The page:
In the spring and summer when you look into your garden, you can see new buds and blooms on all sorts of plants. In the fall, the leaves change colors and drop, providing a rather showy display. In the winter, however, it doesn’t seem like a lot is going on. During these cold months, gardening activities are rather limited and this time of year can be considered to be an off season for gardeners everywhere. But even though it seems like there is not a lot happening, plants are busy maintaining dormancy. This phase is essential for plants to survive and maintain nutrients.
What is dormancy? Dormancy is a phase in which plants conserve soft tissue from an extreme factor such as cold temperatures, dry conditions or a nutrient shortage. During winter, the plants at Wellfield Botanic Garden are affected by all of these extreme factors in the winter. In the month of January we average around 20 and 30 degrees. With these frigid temperatures, the ground can freeze and cause a lack of water to enter root systems in plants such as the Japanese Maples in the Island Garden. Along with the cold and dry conditions, dreary weather comes with a lot of cloud coverage. Vegetation everywhere undergoes photosynthesis, with sunlight being an energy source. Without sunlight, they cannot undergo this process to create energy for themselves. Exerting energy during these months would be inefficient, so plants conserve it until spring. Just like animals such as bears and groundhogs hibernate to escape harsh weather, plants undergo this phase of dormancy.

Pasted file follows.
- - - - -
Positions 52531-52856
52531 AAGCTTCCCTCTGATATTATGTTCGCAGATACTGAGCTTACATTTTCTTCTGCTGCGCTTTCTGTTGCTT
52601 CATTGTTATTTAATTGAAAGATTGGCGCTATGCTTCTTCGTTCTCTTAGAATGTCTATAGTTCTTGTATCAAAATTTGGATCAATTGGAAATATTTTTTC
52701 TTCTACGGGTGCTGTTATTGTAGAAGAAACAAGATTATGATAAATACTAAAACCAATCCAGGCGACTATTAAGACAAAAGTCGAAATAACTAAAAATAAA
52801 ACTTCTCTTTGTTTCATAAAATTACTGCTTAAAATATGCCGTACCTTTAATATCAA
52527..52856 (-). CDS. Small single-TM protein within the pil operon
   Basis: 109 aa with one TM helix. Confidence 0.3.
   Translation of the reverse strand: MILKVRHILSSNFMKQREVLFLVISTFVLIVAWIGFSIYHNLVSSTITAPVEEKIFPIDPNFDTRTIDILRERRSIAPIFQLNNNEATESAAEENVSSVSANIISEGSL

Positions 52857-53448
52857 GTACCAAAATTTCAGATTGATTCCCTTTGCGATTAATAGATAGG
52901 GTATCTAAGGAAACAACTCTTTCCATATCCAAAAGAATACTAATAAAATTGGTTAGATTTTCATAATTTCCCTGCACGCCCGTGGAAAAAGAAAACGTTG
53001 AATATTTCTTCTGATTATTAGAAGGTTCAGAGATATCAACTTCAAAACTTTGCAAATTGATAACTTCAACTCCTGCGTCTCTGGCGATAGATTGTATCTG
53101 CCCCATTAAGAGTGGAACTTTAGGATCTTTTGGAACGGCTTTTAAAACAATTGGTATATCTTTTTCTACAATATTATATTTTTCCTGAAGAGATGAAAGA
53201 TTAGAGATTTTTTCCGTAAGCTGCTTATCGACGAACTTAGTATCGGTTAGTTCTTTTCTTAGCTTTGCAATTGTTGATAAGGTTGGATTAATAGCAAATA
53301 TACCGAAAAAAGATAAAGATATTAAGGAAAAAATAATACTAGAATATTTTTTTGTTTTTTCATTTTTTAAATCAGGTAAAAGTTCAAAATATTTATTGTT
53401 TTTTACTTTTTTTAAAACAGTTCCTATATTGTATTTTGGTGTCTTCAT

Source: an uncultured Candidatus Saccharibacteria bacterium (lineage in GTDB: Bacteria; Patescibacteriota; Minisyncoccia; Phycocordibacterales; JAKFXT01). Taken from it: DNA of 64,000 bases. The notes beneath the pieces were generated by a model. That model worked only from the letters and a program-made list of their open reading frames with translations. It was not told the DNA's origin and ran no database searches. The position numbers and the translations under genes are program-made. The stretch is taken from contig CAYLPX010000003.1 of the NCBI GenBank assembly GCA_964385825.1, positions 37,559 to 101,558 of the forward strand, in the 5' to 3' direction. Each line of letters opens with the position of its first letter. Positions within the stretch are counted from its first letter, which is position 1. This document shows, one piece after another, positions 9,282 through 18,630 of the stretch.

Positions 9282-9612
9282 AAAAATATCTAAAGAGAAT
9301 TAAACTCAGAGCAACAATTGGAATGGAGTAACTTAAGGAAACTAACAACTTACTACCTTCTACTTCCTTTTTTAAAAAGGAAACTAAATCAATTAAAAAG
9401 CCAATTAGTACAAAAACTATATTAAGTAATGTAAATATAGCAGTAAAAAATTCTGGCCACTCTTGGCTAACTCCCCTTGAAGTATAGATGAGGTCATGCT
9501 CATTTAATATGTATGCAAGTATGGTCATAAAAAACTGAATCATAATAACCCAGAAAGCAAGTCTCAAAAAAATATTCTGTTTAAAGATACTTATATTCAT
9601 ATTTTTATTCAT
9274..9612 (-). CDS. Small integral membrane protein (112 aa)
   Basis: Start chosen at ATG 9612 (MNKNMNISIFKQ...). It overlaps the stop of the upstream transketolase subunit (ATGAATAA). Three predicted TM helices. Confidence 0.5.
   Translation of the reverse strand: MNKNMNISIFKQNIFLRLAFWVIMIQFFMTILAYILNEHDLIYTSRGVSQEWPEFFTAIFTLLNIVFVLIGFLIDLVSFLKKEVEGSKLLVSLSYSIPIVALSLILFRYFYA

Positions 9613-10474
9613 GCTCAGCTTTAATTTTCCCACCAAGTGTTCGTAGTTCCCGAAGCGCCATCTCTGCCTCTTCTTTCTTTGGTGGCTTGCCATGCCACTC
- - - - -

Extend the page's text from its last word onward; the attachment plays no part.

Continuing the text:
What can be done during the dormancy phase as a gardener? Pruning! Pruning trees and shrubs during their dormant phase causes less stress on the plant. This can help invigorate new growth in the spring. Pruning is also beneficial in the winter because the leaves have dropped, offering a clearer view of the branches. You can see which branches are touching, broken or damaged, and which plants are blocking sunlight from others. This way you can make the call on which branches can be pruned or what plants to remove entirely.
Along with pruning, vegetation can be transplanted completely during dormancy. This is when they are most able to be transplanted since they are less stressed and are focused on conserving energy. Transplanting can be an important part of gardening. For instance, if trees are not doing well in a certain area because of a lack of shade, they can be moved to an area of your yard with more shade.
So even in the winter, gardeners can stay busy pruning and transplanting while dreaming of warmer, sunnier days. Both of these things can be done safely and effectively to plants undergoing dormancy. Happy gardening!